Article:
Crowd Science

Citizen Science often involves crowdsourcing research problems that require huge amounts of information processing. These problems are opened to the public so that a large number of people with a variety of approaches can contribute. These projects frequently utilize ‘gamification’, they make the problems an online game or competition.

The three main advantages of crowd science are that it is relatively low-cost (much less than using an algorithm on a supercomputer), it makes use of human ingenuity, imagination, and intuition in problem-solving, and it actively involves the public in scientific research.

There is great variety in crowd science projects, disciplines including astronomy, archaeology, mathematics, and biochemistry. There is also a wide range of people involved from Field Medalist winners to those with no formal science education. Some projects require specialization but some, such as GalaxyZoo and Foldit, are completely open.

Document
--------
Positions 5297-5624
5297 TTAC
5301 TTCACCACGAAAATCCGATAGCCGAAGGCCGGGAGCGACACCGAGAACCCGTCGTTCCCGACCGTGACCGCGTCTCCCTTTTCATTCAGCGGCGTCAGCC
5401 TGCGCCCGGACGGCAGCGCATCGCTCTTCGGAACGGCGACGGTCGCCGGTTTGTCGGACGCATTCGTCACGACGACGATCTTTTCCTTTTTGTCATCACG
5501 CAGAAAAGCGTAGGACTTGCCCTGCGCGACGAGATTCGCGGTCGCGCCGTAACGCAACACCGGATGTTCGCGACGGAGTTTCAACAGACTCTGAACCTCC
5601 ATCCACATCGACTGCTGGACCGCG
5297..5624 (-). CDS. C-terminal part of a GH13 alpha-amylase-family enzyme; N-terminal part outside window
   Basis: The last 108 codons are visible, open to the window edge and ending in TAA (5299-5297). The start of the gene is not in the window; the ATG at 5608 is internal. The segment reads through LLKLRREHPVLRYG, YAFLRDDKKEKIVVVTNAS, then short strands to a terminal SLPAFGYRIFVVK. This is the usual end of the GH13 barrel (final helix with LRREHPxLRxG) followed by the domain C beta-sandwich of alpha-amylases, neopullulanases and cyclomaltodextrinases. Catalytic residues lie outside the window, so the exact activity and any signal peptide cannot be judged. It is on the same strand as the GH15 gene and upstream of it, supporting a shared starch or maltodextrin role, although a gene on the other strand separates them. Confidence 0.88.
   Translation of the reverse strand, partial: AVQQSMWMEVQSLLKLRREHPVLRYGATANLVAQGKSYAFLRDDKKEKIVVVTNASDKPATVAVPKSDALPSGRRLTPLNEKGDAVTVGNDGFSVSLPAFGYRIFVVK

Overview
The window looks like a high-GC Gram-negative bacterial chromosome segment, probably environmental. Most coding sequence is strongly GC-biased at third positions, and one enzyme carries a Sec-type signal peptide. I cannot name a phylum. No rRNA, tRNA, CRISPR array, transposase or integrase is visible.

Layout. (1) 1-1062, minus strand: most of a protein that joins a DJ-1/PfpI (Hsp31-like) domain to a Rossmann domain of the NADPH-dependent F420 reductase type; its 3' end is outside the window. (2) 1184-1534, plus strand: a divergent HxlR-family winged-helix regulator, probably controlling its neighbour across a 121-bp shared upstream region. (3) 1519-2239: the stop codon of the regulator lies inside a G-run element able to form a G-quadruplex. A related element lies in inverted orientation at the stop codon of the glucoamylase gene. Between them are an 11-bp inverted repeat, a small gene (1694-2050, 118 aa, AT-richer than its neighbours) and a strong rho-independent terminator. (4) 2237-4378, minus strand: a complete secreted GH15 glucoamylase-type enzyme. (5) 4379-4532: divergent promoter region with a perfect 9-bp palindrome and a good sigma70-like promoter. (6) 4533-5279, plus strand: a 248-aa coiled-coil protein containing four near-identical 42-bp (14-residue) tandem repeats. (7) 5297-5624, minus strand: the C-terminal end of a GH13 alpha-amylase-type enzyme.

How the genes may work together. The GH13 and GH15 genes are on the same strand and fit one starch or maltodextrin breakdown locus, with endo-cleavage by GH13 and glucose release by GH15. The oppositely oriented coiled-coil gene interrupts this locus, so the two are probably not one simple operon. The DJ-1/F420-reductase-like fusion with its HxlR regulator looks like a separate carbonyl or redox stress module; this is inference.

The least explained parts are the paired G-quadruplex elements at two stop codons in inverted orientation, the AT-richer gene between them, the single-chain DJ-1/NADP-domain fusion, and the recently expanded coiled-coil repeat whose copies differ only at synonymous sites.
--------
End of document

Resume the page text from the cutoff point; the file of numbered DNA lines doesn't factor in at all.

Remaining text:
In order for crowd science projects to be successful, it is necessary for the scientific problem to be translated into a set of challenges that a large group of people (anything between 50 to 250,000) can work on. This can be pattern spotting in images or data, the design of structures, or observing information in nature, records, or their own body. Scientists need to have a clear long-term goal, sufficient funding, and the ability to support the project over time.

Crowd science combines public engagement with truly open science. The results of the research are open, the findings are usually made available to everyone. Crowd science has also shown that the involvement of the public leads to scientific advancement. Several projects have lead to well-

Helpful links: